Natasha Urban: Irish dancing enthusiast

Credit%3A+Jessie+Snyder%2FThe+Foothill+Dragon+Press

Credit: Jessie Snyder/The Foothill Dragon Press

Emily Kinnaman

Most student athletes play soccer, tennis, or swim; but sophomore Natasha Urban’s sport is something a little more out of the ordinary. Urban does Irish dancing, a traditional kind of dancing with quick footwork and almost no upper body movement.

There are two types of shoes used for different dances: soft shoes and hard shoes. Beginners start with soft shoes and then progress up to hard shoes.

“The hard shoes, the ones that are most recognizable, they make all the noise,” Urban said. “And then the soft shoes are more like ballet shoes and it’s more graceful.”

“Personally, I prefer using hard shoes,” she added. “They’re more rhythmical and I like making more noise with them.”

Dancing with hard shoes is comparable to tap dancing.

Urban started Irish dancing in third grade, and hopes to continue through high school.

“I honestly have no idea [why I decided to do it],” she said. “When I was little, I saw dancers at a festival, they were Irish dancing. I was like three at the time and I went up on stage after they had finished dancing and I started to mimic their dancing, and that’s how I got interested in it.”

 

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Urban attends lessons at Claddagh Dance Studio, the only Irish dance studio in Ventura. Several other Claddagh dance schools are located throughout California. Within each dance studio, there are different levels; Urban is at the preliminary championship level with about 15 other dancers.

Urban has dancing competitions every few months, most of which are local. Once a year, her team competes in regionals which are further away. Last year, regionals were in Utah and this year they will be held in Arizona. Higher level dancers from Urban’s studio also went to Ireland to compete a few years ago. Although Urban herself didn’t visit Ireland, she hopes to go someday.

“It’s interesting because our school, it’s based in Ventura, and a few years ago we beat an Irish dancing school from Ireland,” she said. “So it was fun to beat them at their own style in their own country.”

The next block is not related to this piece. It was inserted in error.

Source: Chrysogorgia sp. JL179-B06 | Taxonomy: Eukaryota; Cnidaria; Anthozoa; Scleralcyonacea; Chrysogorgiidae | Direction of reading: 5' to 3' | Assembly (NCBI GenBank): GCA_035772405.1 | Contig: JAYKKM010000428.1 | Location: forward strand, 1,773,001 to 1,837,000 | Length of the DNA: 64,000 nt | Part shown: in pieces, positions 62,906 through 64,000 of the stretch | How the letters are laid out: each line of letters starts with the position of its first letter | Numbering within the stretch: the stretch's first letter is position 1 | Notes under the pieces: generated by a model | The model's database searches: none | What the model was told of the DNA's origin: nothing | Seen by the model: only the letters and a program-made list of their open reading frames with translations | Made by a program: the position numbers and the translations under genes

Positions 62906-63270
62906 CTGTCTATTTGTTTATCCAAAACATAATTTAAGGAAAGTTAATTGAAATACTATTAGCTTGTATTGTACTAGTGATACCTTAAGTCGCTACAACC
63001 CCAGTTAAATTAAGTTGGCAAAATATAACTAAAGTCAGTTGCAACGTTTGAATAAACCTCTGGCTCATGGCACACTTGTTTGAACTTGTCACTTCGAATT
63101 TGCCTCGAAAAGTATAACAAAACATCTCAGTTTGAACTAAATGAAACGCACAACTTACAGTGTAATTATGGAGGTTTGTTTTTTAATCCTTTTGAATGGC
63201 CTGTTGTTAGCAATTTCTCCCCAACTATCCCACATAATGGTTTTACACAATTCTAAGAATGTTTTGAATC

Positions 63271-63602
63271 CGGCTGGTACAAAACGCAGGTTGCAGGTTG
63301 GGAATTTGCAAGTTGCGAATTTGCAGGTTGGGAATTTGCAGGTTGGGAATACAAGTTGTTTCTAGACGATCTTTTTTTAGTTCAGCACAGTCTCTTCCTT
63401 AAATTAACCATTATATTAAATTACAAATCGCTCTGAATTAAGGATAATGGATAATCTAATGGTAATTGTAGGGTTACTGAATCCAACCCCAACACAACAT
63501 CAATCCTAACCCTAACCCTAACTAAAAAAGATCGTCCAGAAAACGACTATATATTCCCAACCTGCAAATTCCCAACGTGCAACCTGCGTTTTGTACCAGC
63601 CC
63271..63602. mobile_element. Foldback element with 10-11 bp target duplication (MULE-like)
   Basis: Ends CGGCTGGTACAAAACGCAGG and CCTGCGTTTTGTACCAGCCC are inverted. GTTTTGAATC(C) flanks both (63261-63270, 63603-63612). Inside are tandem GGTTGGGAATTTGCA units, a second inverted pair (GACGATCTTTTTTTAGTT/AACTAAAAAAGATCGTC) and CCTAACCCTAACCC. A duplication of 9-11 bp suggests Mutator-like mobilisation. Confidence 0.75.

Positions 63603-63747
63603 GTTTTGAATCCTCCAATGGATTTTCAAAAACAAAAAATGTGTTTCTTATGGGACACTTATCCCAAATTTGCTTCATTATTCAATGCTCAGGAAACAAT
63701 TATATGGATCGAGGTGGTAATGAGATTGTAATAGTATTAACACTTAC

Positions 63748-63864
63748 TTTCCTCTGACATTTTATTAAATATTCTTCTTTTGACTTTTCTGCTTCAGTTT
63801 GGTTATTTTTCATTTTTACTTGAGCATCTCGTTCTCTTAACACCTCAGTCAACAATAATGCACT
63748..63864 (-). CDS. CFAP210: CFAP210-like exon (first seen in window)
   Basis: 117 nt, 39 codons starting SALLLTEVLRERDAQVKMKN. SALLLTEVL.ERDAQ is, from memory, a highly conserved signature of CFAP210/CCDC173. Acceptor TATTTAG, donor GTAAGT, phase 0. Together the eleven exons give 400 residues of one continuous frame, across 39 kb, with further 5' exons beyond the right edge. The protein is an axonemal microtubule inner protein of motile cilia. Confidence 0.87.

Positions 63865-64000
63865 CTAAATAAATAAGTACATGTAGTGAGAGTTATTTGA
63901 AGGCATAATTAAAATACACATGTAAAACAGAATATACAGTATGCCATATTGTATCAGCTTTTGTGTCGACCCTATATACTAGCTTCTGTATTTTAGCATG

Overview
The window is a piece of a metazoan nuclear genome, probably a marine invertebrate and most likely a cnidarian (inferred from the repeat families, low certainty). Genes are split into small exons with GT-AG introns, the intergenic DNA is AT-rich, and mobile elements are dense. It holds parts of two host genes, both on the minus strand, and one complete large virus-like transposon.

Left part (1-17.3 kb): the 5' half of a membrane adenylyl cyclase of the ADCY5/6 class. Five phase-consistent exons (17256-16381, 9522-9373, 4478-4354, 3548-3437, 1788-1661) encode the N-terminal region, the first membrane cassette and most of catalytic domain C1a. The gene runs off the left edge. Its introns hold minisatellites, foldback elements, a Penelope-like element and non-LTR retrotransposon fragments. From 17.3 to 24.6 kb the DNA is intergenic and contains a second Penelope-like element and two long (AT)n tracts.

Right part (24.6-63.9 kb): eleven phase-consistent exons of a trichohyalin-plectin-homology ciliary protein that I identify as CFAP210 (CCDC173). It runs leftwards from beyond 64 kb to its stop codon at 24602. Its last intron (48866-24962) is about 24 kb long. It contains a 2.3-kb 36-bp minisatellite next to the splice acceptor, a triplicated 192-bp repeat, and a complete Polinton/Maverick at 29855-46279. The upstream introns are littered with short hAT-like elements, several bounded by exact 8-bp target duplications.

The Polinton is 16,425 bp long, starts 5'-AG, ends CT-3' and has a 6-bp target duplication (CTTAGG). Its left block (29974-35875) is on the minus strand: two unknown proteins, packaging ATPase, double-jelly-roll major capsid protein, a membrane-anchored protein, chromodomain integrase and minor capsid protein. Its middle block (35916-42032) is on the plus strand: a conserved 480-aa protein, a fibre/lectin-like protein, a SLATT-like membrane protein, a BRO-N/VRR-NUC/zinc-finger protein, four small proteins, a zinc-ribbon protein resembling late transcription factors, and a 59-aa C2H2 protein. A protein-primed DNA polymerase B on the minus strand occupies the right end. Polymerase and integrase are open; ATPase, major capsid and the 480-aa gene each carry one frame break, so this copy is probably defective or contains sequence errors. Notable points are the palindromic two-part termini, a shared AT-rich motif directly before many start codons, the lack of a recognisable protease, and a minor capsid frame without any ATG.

Dance practices for Urban are typically three to four days a week for an hour and a half. During regional season, from September to November, however, Urban’s weekend practices can be six hours.

Despite the large time commitment, Urban enjoys learning and performing Irish dances.

“I get confidence from it, and I have the ability to stand up in front of a crowd and speak without getting stage fright,” she said.

“And I’ve met a lot of new people through dancing,” she added, saying that many of her teammates are some of her best friends.

Sophomore Taylor Snell, a friend of Urban’s who did Irish dancing in the past, is very supportive of Urban’s sport.

“I just thought that it was so cool that she found a sport that’s so interesting like that,” Snell said. “I think the costumes are really cool, and the shoes that they have to wear [are also cool].”

Another of Urban’s friend, sophomore Clare Knutson, admires the uniqueness of Irish dancing.

“I think that it’s something that not a lot of people do, so it sets [Urban] apart from other people,” she said.

“I was surprised to learn everything that goes into it. It’s really, really detailed and I didn’t know that,” Knutson added. “You have to get up hours earlier; you have to do your hair, you have to put on makeup, you have expensive dresses and shoes. And it’s incredibly detailed.”

Part of the “uniform” for Irish dancing is a dress. For team dances, dancers wear identical “class dresses.” Higher level dancers get solo dresses for solo dances, which have unique designs.

“I personally like fire patterns [on my dresses],” Urban said. “Mine is red and black.”

Another part of outfits for Irish dancing is a wig.

“Even if you have really curly hair you still have to wear a wig because there’s a certain type of curl, like Irish curl, that you have to have, and wigs make it easier,” Urban said.

“After a while [the costume] gets uncomfortable, but while you’re dancing you don’t really pay attention to it,” Urban added.

For Urban, the benefits of Irish dancing far outweigh the negatives.

“It’s never fun to go home extremely sore, potentially bleeding sometimes, but it’s all for the better,” she said.

“[I like] the rhythm, and I love the amount of choreography,” she added. “[…] I personally love the synchronization of it.”

Cover Photo Credit: Jessie Snyder/The Foothill Dragon Press

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